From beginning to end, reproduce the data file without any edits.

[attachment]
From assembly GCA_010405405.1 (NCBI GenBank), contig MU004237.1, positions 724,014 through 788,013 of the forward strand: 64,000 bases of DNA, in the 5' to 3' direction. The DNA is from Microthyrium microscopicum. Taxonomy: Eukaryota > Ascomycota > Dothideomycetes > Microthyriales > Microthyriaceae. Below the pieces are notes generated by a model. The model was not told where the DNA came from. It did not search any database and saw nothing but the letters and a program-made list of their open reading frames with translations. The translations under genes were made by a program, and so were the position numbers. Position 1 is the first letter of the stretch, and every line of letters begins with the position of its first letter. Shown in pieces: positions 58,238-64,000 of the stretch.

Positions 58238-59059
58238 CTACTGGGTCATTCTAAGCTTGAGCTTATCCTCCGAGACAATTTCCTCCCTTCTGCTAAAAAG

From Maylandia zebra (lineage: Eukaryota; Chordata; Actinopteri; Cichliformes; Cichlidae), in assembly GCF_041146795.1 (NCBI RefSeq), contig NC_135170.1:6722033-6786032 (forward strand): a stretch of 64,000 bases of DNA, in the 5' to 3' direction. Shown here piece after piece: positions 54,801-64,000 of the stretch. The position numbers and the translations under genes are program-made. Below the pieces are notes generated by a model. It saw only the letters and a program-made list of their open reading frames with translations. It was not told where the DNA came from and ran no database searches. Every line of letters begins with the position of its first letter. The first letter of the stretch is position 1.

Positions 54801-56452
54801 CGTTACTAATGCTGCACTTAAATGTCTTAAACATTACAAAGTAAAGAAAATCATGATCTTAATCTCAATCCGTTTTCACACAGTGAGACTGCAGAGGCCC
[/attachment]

From assembly GCA_010405405.1 (NCBI GenBank), contig MU004237.1, positions 724,014 through 788,013 of the forward strand: 64,000 bases of DNA, in the 5' to 3' direction. The DNA is from Microthyrium microscopicum. Taxonomy: Eukaryota > Ascomycota > Dothideomycetes > Microthyriales > Microthyriaceae. Below the pieces are notes generated by a model. The model was not told where the DNA came from. It did not search any database and saw nothing but the letters and a program-made list of their open reading frames with translations. The translations under genes were made by a program, and so were the position numbers. Position 1 is the first letter of the stretch, and every line of letters begins with the position of its first letter. Shown in pieces: positions 58,238-64,000 of the stretch.

Positions 58238-59059
58238 CTACTGGGTCATTCTAAGCTTGAGCTTATCCTCCGAGACAATTTCCTCCCTTCTGCTAAAAAG

From Maylandia zebra (lineage: Eukaryota; Chordata; Actinopteri; Cichliformes; Cichlidae), in assembly GCF_041146795.1 (NCBI RefSeq), contig NC_135170.1:6722033-6786032 (forward strand): a stretch of 64,000 bases of DNA, in the 5' to 3' direction. Shown here piece after piece: positions 54,801-64,000 of the stretch. The position numbers and the translations under genes are program-made. Below the pieces are notes generated by a model. It saw only the letters and a program-made list of their open reading frames with translations. It was not told where the DNA came from and ran no database searches. Every line of letters begins with the position of its first letter. The first letter of the stretch is position 1.

Positions 54801-56452
54801 CGTTACTAATGCTGCACTTAAATGTCTTAAACATTACAAAGTAAAGAAAATCATGATCTTAATCTCAATCCGTTTTCACACAGTGAGACTGCAGAGGCCC